Last Updated: Tue Jan 04, 2011 11:20 am (KSA) 08:20 am (GMT)

Iran invites IAEA ambassadors to tour its nuke sites

A suspected uranium-enrichment facility near Qom, 156 km (97 miles) southwest of Tehran (File)
A suspected uranium-enrichment facility near Qom, 156 km (97 miles) southwest of Tehran (File)

Iran said on Tuesday it has invited envoys of some of the six world powers and European Union nations to visit its nuclear facilities ahead of talks in Istanbul over its atomic program.

The invitation to ambassadors of these countries represented in the U.N. atomic watchdog comes as Tehran attempts to garner support for its controversial atomic drive ahead of the Istanbul talks later this month.

"The representatives of some European Union countries, NAM (Non-Aligned Movement), and some representatives of the five-plus-one (six world powers) have been invited to visit our nuclear sites," foreign ministry spokesman Ramin Mehmanparast told reporters.

Showing "goodwill" of Iran

 The representatives of some European Union countries, NAM (Non-Aligned Movement), and some representatives of the five-plus-one (six world powers) have been invited to visit our nuclear sites 
Foreign Ministry spokesman Ramin Mehmanparast

He said the invitation was part of the Islamic republic's attempt to demonstrate "cooperation with the IAEA (International Atomic Energy Agency).

The "visit to our nuclear sites once more shows the goodwill of our country and the peaceful and cooperative nature of our (nuclear) activities," Mehmanparast said.

The visit to the nuclear facilities, he said, "will take place before the Istanbul meeting."

"At a minimum, it sounds as if Iran is trying to put a positive face on the discussions," said Columbia University Iran expert Gary Sick, a former senior U.S. National Security Council official, according to Reuters.

"My inclination on these things is not to just say 'No, we're not interested'," Sick said. "It is the sort of thing that might be done for propaganda purposes, but might also be used for very useful purposes."

He said the invitation could also be an initiative by Iran's new caretaker foreign minister, Ali Akbar Salehi, who took office last month. Salehi is a former Iranian representative to the IAEA, who would personally know the diplomats Tehran was inviting.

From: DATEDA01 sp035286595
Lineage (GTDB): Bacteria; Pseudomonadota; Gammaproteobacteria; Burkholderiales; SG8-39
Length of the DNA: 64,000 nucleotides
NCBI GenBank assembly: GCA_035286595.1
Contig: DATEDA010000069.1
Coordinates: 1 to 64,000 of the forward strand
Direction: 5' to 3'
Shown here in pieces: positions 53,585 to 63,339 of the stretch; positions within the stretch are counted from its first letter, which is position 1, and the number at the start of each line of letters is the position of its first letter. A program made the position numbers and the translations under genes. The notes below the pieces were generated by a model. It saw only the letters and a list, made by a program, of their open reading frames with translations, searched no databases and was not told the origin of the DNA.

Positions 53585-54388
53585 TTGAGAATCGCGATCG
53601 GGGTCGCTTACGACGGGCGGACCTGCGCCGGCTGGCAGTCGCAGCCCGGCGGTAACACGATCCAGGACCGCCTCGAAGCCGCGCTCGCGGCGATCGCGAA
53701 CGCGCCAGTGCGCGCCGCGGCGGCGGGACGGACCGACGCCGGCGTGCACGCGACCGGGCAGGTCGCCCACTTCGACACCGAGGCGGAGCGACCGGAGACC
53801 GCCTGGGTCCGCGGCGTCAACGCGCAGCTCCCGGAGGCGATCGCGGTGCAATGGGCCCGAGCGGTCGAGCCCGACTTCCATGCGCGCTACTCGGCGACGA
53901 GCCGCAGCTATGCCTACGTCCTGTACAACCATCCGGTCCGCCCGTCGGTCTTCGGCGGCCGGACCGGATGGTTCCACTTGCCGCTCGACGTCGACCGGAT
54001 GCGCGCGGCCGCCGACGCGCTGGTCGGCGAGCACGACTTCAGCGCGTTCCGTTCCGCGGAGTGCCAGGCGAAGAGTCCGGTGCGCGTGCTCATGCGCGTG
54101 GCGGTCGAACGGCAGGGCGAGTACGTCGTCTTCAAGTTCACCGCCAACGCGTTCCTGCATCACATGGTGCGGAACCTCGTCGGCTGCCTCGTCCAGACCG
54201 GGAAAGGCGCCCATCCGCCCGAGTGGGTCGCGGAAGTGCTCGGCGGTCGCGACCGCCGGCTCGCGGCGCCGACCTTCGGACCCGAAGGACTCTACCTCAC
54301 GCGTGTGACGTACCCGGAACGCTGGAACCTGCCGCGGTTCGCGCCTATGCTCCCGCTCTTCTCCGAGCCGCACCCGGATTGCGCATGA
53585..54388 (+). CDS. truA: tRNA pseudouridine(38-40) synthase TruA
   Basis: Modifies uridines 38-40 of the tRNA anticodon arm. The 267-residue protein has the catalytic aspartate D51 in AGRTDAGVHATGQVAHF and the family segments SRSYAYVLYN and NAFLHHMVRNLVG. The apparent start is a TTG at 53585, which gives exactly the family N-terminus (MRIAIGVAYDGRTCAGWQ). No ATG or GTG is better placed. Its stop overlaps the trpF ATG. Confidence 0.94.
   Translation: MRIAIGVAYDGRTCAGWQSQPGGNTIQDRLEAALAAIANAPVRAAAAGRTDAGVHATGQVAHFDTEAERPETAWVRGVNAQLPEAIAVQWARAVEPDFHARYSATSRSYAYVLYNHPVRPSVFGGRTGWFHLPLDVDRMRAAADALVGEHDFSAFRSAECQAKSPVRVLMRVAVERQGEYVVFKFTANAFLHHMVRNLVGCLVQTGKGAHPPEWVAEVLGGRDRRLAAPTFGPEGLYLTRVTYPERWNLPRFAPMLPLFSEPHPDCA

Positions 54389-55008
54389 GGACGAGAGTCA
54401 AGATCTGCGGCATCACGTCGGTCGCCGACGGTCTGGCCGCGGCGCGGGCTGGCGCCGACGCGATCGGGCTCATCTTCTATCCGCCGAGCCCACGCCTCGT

"This may be a gesture that was his idea, to bring in people and engage with them," Sick said. "He's a serious guy."

Another round of talks

Iran and the six powers -- Britain, China, France, Russia, the United States and Germany -- are to meet later this month in Istanbul for another round of talks on Tehran's atomic program.

The previous round of talks, which took place after a hiatus of 14 months, was held in Geneva on Dec. 6 and 7.

The talks are aimed at ascertaining whether Iran is seeking nuclear weapons or is indeed looking only to meet the energy needs of its growing population, as it claims.

Mehmanparast did not specify whether arch-foe the United States, one of the six world powers negotiating with Iran over its nuclear program, is among those invited.

Asked specifically whether the United States representative would be invited, Mehmanparast replied that the "list of the countries invited for the visit will be unveiled when it is finalized."

Washington has been spearheading a campaign of sanctions against Iran over its nuclear program, which world powers suspect is masking a drive for atomic weapons.

It has also not ruled out a military strike against Iran to stop the nuclear program which has grown under the presidency of hardliner Mahmoud Ahmadinejad.

Iran has been slapped with four sets of U.N. sanctions since Ahmadinejad pushed ahead with the nuclear program.

The latest U.N. sanctions were imposed on June 9, which were followed by unilateral punitive measures by the United States, the European Union and several other countries.

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